Last Sunday I helped in the four-year-olds’ room at church. It has been years since I spent extended time with children this age. I teach teenagers and raise teenagers, so I can tell you all about that particular species. However, these little people smelled sweeter (like applesauce) and acted sweeter (shouting “I love Jesus!” during story time) than the aforementioned teens (who never smell like applesauce and rarely exclaim, “I love Jesus!”).
After story and snack time, we erupted from the classroom onto the playground to release our Goldfish-fueled energy. I found myself by the swing set pushing children on side-by-side swings. One after another they lined up for a turn, and each of them gave me the same instruction: “Higher.” When my attention would wander from the job at hand, excited little voices in a singsong chant reminded me, “Higher, higher, higher!” They had no fear as they sailed high, rushing through air and toward the sky.
What a stark contrast to the last time I was on a swing! Five years ago my friend, Jennifer, and I were at a retreat center that had one of those “two-man” harness swings. It was called “The Screamer”. The prior year I had backed out when a friend and I were headed its way. So, this time I was resolute. I would not give in to fear! I would not back down! (This was my internal dialogue, in addition to some name calling, I’m sure.) Jennifer and I stood on the platform, high atop the trees, getting our harnesses secured and helmets fastened snugly. I was strangely calm. The guide urged us onto the precipice of the tower and instructed that on the count of three we would step off…into nothingness. 3…2…1.
As we plunged and began flying through the trees, back and forth, back and forth, my eyes clamped shut. The voices in my head shut up. And for the first time in its history, “The Screamer” was eerily silent. If you listened closely, you could probably hear Jennifer asking, “Are you okay?” and then providing calming words of encouragement. As soon as our feet hit the ground and my jelly legs could hold, we walked up the hill, away from the onlookers. It was only then that I burst into the shaky tears of someone scared to death.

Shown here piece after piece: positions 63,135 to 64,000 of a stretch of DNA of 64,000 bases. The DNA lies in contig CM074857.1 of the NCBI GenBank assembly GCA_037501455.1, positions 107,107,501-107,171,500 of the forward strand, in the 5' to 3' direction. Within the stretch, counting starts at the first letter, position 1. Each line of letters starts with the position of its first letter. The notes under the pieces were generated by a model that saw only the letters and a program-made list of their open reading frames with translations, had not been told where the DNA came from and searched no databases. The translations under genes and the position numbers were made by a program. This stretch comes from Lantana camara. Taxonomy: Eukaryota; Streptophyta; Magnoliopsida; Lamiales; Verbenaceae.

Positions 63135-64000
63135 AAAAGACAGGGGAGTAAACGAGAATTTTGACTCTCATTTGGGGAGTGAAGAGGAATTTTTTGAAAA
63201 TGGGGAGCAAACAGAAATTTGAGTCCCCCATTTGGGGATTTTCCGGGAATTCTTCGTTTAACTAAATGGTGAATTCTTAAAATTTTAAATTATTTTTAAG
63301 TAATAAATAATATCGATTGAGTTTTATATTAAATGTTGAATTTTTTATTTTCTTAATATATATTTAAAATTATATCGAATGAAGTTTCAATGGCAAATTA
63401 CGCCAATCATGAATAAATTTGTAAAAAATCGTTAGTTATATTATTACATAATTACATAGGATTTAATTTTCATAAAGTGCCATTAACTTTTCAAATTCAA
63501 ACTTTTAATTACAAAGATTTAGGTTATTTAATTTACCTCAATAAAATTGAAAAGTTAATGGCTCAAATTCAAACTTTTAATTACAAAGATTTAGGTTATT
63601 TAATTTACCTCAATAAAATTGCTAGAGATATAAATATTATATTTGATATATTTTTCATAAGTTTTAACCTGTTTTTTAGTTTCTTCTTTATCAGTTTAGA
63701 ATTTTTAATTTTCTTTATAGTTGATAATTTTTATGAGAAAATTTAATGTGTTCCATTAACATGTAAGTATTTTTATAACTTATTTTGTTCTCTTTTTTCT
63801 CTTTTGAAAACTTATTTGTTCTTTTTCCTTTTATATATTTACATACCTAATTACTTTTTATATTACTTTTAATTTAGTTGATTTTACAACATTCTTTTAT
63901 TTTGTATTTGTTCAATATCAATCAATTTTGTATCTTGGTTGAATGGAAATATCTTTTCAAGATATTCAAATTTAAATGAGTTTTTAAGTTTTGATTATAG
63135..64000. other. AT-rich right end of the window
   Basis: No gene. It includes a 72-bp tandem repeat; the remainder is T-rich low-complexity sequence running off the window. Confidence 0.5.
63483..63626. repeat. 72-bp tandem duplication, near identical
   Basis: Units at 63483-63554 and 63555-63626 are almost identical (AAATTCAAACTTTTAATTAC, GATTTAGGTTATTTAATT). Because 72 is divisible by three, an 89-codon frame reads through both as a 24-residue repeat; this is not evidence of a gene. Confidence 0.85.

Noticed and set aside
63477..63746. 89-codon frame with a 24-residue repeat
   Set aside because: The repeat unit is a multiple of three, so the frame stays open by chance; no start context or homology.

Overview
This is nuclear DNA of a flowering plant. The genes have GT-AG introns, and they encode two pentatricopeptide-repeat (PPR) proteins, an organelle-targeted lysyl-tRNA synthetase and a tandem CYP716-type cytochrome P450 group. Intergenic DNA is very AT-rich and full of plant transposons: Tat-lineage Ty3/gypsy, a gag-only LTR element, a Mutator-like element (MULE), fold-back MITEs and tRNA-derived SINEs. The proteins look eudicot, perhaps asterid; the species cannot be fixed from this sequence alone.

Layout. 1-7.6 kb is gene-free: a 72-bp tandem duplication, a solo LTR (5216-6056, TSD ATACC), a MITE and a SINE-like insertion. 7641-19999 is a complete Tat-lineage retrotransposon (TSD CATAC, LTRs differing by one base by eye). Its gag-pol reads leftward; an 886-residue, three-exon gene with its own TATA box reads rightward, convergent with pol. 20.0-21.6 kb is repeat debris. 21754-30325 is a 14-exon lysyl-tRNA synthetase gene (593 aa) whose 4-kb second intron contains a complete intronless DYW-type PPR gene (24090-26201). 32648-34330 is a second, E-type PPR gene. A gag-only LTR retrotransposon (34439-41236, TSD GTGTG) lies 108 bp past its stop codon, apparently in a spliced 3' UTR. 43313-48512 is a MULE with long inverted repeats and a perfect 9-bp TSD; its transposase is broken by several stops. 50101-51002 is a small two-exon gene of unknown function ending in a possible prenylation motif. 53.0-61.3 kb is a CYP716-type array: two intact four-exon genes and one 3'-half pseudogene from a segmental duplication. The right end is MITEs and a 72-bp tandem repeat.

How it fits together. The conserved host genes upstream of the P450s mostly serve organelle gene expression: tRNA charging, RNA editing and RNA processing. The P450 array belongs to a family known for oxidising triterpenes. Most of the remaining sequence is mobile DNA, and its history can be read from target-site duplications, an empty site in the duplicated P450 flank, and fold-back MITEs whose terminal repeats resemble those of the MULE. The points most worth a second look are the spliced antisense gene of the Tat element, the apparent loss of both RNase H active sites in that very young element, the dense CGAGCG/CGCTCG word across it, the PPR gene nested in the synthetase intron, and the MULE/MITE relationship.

I’ve been captured by these two contrasting images since saying goodbye to the children on Sunday.
I see these little ones, in their freedom, soaring toward the heavens, and I see me, in my fear, falling apart.
I wonder why? Why did I lose my fearlessness and replace it with an internal warning sign cautioning “danger ahead”?
After my experience on “The Screamer,” I spent some time processing the deeper story it revealed. Why did I push myself to do it? And why was I so afraid? I’m not necessarily scared of heights, and I’m not aware that I suffer from death anxiety. Here’s what I realized: I believed that I was conquering the spirit of fear inside me by jumping off that platform—fear that had nothing to do with heights or death. I viewed my fear as weakness, so I wanted to crush it. In that effort, I actually caused more harm.
I once heard a counselor/speaker describe a similar situation. He, along with his beloved dog, ventured off on a hike while camping alone in the woods. He pushed forward on the trail, even as it became extremely hazardous. Soon it turned into a life-threatening situation for both of them. Later, settled safely into his tent, he reflected on the harried ordeal, and a young part of his heart spoke up: “You always do that to me.” Charging forward, taking risks, facing danger without checking in with his heart. When I listened to that story, I identified that in the moments after “The Screamer,” while I was still trembling with fear, a small voice was whispering, “You always do that to me.”
Since that time I have become increasingly mindful of my fear—what rouses it, how I react to it, and how I respond to myself in the midst of it. Rather than taking matters into my own hands and pushing through (or jumping off, as the case may be), I give myself permission to sit with the fear, examine it, and try to name it. Sometimes this requires more courage than charging into danger. When the voice I hear speaks (or shouts) demeaning words and accusations, I recognize that this might not be my inner voice, and it certainly isn’t the voice of my Father. Then, I invite His healing into those fragile, fearful places.
As God lovingly tends to these places in my heart, I am increasingly becoming free: free of self-condemnation, free of timidity, and free of fear. His Word tells me that he has not given me a spirit of fear (2 Timothy 1:7), but instead, “where the Spirit of the Lord is, there is freedom (2 Corinthians 3:17). I want this freedom. I welcome this freedom. In the days and years to come, I want to soar toward the heavens as my Father pushes me forward, chanting in delight: “Higher, higher, higher!”
Susan Tucker spends her days mothering her two teenage sons, teaching middle school English, and savoring rare moments of quiet and solitude. She lives in Knoxville, Tennessee, with her sons and her husband of 21 years. Susan finds life in a beautiful story, an authentic conversation, worship music, and ultimately, in Jesus, the giver of all good gifts.